Molly Prince, DCNF
An investor confronted the CEO of Dick’s Sporting Goods on Wednesday at the annual shareholders meeting in Pittsburgh, Pennsylvania, blasting the retailer’s recent anti-gun advocacy.
David Almasi, a vice president at the National Center for Public Policy Research, attended the meeting representing the think tank’s Free Enterprise Project, according to Fox Business. Almasi accused CEO Edward Stack of violating fiduciary duties by knowingly and purposely giving up money.
“[Dick’s] has damaged its reputation by lending its voice and its resources to those who want to abolish the Second Amendment,” Almasi told Stack. “30 percent of American adults own guns, and another 11 percent live with someone who does. You’ve now alienated them.”
Dick’s made various policy changes after a school shooting in Parkland, Florida, in February left 17 dead. The company announced it would no longer sell modern sporting rifles or high-capacity magazines. It also increases the purchase age for all firearms to 21, which Almasi pointed out is three years after people are eligible for military service.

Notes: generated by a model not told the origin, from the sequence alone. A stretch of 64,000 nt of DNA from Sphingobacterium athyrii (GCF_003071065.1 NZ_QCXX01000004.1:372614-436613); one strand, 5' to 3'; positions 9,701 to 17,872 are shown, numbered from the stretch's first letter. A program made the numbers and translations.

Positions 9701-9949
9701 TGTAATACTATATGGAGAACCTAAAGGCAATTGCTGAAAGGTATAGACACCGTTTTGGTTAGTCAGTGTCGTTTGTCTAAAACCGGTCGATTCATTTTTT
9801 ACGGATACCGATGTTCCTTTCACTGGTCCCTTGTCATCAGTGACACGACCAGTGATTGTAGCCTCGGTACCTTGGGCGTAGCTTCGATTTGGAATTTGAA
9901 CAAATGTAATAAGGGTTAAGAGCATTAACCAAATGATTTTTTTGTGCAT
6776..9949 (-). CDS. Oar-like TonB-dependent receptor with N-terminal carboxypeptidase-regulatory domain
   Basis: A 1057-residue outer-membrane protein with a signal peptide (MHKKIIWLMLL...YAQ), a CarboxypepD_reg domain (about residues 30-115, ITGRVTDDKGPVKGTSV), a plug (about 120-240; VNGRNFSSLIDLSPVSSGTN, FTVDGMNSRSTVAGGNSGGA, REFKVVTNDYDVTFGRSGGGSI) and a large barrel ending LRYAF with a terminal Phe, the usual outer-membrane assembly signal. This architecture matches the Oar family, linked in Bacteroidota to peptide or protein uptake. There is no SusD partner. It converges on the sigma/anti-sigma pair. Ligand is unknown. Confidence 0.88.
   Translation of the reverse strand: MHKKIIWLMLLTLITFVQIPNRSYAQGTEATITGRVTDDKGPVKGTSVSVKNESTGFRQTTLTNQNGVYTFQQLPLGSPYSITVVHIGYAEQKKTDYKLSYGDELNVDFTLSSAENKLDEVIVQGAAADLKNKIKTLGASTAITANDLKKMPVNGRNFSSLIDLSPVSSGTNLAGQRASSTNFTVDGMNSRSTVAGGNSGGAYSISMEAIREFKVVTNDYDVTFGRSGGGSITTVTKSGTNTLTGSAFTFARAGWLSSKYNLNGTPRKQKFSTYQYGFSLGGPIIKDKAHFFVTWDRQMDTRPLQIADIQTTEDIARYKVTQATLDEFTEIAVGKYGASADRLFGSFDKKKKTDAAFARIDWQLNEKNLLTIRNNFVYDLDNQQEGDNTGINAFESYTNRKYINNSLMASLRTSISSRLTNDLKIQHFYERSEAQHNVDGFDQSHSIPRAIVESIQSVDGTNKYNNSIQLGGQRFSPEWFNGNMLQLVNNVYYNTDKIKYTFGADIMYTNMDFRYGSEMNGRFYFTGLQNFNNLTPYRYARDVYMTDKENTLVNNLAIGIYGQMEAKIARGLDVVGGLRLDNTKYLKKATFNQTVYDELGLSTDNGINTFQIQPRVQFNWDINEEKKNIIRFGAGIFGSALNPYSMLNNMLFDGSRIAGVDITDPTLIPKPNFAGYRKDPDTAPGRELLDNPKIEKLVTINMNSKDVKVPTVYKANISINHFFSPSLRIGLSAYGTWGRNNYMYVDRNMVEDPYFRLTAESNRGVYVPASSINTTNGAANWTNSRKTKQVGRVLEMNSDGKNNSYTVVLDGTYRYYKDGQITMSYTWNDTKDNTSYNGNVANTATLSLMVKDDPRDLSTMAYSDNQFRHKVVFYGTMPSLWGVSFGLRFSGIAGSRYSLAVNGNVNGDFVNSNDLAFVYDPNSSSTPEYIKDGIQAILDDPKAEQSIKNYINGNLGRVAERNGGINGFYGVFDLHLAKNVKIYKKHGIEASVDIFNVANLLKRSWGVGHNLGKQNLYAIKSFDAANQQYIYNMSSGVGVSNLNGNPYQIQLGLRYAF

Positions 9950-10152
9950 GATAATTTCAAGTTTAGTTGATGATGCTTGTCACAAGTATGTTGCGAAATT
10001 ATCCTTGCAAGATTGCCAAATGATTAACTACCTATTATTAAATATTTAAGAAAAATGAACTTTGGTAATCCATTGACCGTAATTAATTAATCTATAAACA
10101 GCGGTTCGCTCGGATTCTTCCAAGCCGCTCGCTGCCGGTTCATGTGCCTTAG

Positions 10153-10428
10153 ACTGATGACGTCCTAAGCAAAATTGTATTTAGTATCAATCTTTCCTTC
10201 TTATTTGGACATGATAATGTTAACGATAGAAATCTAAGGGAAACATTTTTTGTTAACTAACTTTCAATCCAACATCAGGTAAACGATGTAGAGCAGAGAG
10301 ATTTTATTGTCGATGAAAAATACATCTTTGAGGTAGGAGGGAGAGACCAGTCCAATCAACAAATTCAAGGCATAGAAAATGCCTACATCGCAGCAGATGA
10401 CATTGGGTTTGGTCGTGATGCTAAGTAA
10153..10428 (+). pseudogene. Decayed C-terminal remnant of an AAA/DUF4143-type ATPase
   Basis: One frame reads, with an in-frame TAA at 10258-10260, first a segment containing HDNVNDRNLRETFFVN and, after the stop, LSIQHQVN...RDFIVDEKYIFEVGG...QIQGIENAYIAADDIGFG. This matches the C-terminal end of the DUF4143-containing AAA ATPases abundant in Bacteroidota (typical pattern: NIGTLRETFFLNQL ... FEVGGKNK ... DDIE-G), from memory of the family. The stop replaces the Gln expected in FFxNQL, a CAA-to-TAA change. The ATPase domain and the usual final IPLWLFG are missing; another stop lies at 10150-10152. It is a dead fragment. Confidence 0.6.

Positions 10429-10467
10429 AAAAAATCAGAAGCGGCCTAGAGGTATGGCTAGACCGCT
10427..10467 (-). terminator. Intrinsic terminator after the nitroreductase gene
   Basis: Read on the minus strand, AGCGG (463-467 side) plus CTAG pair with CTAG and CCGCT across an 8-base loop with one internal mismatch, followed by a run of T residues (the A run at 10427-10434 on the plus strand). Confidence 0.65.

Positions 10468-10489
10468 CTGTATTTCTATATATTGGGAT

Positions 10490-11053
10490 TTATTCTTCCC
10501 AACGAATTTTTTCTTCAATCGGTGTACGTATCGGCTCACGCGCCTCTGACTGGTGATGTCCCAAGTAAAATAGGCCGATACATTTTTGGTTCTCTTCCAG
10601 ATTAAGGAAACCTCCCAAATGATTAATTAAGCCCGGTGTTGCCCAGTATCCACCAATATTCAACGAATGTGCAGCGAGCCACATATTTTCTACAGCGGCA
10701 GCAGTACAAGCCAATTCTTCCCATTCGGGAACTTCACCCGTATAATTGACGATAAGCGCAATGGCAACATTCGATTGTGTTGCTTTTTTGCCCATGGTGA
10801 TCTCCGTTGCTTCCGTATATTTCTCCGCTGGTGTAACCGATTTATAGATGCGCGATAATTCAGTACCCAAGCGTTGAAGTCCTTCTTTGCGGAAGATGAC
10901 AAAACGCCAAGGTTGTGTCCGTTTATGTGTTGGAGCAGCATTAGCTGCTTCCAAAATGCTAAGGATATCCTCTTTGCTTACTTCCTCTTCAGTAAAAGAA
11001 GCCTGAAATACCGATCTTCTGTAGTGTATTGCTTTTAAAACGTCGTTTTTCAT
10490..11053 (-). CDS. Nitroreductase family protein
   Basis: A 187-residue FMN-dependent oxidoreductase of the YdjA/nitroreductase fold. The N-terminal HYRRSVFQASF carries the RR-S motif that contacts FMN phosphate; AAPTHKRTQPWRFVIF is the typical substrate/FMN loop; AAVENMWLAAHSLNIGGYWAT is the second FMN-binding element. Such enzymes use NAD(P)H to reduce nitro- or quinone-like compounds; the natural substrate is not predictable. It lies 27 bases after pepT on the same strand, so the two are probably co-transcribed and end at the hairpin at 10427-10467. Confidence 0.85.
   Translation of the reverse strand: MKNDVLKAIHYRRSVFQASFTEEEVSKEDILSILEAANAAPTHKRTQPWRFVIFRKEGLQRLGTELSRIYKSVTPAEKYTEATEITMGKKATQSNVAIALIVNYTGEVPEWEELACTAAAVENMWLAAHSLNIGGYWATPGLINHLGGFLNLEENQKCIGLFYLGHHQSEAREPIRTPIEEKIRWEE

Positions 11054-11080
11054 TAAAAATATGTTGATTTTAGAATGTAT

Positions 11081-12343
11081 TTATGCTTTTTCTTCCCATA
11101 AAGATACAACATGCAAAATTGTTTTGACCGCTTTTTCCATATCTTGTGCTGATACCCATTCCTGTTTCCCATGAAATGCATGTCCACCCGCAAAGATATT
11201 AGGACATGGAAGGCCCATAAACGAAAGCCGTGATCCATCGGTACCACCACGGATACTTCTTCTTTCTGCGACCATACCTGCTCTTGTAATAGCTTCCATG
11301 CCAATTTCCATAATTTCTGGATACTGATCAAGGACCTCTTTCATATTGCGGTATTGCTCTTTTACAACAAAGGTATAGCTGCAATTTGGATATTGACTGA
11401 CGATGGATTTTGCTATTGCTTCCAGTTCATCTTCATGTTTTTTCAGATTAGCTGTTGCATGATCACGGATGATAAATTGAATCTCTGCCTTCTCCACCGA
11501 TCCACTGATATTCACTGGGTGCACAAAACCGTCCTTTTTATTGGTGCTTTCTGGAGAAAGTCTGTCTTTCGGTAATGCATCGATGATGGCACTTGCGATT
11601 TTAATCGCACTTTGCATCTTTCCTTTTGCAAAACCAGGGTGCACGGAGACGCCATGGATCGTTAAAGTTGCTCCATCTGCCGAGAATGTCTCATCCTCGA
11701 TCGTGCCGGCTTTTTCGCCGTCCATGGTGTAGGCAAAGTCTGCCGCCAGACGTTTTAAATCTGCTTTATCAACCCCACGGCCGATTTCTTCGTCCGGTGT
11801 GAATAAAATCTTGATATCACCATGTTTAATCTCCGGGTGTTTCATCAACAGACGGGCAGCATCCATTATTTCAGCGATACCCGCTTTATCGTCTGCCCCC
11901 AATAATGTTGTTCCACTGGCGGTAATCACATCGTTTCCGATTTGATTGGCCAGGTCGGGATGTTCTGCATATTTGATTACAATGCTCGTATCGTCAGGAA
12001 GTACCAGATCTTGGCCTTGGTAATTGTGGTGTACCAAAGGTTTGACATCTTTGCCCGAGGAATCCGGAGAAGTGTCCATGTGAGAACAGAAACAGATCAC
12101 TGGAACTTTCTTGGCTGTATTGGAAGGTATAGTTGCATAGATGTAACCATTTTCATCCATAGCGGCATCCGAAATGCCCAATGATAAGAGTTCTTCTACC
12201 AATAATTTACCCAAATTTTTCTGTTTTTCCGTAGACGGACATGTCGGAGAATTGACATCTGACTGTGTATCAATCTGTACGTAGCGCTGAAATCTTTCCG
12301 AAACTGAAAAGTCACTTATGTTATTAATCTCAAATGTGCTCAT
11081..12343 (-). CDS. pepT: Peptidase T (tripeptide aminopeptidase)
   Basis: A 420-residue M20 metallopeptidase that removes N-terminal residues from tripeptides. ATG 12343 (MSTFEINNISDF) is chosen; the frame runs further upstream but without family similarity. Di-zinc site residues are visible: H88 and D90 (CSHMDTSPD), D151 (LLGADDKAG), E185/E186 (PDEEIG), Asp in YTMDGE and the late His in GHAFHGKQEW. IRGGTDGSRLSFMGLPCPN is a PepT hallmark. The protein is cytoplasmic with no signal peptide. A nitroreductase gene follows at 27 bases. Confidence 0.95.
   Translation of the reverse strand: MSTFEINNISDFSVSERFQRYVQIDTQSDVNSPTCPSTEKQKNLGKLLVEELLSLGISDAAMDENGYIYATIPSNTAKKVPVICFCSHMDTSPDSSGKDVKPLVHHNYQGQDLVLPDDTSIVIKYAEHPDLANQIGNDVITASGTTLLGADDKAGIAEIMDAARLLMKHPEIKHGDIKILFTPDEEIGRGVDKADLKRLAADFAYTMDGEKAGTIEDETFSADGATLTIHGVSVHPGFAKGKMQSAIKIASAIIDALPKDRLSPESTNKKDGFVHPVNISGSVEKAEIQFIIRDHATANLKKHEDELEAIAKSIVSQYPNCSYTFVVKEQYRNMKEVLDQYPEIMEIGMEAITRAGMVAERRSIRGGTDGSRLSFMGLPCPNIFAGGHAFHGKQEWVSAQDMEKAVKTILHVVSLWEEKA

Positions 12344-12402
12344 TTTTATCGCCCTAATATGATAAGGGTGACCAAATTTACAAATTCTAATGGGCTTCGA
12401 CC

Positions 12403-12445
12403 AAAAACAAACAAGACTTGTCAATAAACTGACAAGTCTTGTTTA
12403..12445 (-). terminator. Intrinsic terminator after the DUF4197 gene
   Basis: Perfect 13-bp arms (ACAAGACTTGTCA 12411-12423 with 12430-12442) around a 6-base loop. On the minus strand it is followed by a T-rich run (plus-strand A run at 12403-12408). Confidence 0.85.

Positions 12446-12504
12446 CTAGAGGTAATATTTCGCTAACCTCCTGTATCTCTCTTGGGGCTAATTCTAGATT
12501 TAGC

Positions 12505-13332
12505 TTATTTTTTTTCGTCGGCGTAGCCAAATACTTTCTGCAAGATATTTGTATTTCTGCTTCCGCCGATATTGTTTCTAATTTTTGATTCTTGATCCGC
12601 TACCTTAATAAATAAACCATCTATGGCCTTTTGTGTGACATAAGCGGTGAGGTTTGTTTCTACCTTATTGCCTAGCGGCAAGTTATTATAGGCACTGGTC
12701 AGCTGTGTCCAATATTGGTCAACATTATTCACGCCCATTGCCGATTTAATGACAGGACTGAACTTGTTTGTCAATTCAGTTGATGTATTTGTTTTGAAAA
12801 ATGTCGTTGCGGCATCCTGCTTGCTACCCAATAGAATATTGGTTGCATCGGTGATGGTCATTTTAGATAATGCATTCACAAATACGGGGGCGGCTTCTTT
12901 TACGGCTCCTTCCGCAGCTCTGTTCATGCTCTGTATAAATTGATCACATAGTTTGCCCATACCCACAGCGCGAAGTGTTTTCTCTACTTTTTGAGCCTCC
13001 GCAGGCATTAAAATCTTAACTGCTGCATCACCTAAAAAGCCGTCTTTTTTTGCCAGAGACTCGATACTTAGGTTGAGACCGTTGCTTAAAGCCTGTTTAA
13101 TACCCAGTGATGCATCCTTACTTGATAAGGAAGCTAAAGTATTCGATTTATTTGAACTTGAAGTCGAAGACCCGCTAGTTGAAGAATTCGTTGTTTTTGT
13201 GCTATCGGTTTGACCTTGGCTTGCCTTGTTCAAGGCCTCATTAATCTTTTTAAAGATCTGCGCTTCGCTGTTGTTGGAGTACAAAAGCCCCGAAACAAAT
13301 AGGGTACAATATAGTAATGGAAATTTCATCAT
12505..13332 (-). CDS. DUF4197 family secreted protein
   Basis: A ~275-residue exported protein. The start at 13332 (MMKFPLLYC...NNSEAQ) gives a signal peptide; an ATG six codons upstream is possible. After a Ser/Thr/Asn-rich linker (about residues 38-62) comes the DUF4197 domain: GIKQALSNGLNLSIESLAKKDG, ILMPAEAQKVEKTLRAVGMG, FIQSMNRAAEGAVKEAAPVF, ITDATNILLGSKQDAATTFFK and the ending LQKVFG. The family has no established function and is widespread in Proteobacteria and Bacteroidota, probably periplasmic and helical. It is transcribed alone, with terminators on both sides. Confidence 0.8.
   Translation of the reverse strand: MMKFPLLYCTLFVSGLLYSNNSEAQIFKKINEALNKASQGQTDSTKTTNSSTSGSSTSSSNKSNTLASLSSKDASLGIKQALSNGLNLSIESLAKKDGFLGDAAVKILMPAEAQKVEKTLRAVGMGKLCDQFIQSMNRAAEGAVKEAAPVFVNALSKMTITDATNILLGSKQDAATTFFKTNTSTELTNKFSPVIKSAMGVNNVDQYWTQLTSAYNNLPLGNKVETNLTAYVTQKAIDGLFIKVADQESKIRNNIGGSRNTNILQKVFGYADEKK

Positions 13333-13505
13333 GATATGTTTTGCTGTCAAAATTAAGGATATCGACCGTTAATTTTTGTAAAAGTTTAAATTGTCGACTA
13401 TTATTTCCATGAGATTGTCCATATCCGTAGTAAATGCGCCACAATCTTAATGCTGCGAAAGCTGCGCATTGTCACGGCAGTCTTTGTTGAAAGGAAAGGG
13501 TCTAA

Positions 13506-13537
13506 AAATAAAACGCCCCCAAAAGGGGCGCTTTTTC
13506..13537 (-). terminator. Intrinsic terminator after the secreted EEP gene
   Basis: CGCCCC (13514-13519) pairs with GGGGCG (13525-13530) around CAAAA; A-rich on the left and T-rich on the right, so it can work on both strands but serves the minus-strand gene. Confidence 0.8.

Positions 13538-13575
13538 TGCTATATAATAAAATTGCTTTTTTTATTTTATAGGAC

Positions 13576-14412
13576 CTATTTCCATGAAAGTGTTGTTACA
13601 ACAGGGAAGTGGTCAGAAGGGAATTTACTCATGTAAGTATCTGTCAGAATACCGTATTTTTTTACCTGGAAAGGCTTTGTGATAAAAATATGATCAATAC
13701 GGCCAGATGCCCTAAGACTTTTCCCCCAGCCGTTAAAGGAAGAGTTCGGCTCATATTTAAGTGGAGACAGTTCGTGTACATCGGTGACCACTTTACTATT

The company also hired anti-gun lobbyists to promote gun restrictions, despite saying it still supports the Second Amendment.
Almasi identified multiple statements Stack made acknowledging that the anti-gun policies have hurt business. “Sales are so anemic and relations with gun manufacturers such as Mossberg so poor right now that you’ve even indicated Dick’s might get out the gun business entirely,” Almasi explained. “Meanwhile, Sportsman’s Warehouse reports that their gun sales and net sales were up 15 percent during the first quarter. That company credits consumer backlash against companies such as Dick’s as partially responsible for its success.”
Stack responded by doubling down on the decision noting, “We will not be changing our position.”
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